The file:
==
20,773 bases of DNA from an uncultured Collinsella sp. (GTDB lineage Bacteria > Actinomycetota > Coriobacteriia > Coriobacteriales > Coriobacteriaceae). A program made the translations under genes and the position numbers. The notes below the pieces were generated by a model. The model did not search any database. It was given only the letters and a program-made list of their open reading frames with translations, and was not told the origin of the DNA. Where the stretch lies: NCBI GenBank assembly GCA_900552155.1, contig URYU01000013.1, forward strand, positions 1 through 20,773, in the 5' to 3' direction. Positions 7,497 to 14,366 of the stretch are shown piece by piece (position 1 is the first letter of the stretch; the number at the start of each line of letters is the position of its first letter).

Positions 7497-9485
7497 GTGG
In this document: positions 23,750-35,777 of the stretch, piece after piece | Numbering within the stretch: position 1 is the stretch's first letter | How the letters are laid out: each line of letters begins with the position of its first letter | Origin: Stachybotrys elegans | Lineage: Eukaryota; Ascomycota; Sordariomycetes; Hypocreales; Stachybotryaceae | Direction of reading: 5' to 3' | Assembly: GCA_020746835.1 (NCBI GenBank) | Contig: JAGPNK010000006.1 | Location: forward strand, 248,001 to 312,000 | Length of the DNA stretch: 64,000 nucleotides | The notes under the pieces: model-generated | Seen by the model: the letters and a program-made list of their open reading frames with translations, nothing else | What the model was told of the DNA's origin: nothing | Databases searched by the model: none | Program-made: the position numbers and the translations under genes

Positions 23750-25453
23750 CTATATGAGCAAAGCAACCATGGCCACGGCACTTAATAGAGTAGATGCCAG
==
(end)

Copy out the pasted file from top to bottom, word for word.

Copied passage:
20,773 bases of DNA from an uncultured Collinsella sp. (GTDB lineage Bacteria > Actinomycetota > Coriobacteriia > Coriobacteriales > Coriobacteriaceae). A program made the translations under genes and the position numbers. The notes below the pieces were generated by a model. The model did not search any database. It was given only the letters and a program-made list of their open reading frames with translations, and was not told the origin of the DNA. Where the stretch lies: NCBI GenBank assembly GCA_900552155.1, contig URYU01000013.1, forward strand, positions 1 through 20,773, in the 5' to 3' direction. Positions 7,497 to 14,366 of the stretch are shown piece by piece (position 1 is the first letter of the stretch; the number at the start of each line of letters is the position of its first letter).

Positions 7497-9485
7497 GTGG
In this document: positions 23,750-35,777 of the stretch, piece after piece | Numbering within the stretch: position 1 is the stretch's first letter | How the letters are laid out: each line of letters begins with the position of its first letter | Origin: Stachybotrys elegans | Lineage: Eukaryota; Ascomycota; Sordariomycetes; Hypocreales; Stachybotryaceae | Direction of reading: 5' to 3' | Assembly: GCA_020746835.1 (NCBI GenBank) | Contig: JAGPNK010000006.1 | Location: forward strand, 248,001 to 312,000 | Length of the DNA stretch: 64,000 nucleotides | The notes under the pieces: model-generated | Seen by the model: the letters and a program-made list of their open reading frames with translations, nothing else | What the model was told of the DNA's origin: nothing | Databases searched by the model: none | Program-made: the position numbers and the translations under genes

Positions 23750-25453
23750 CTATATGAGCAAAGCAACCATGGCCACGGCACTTAATAGAGTAGATGCCAG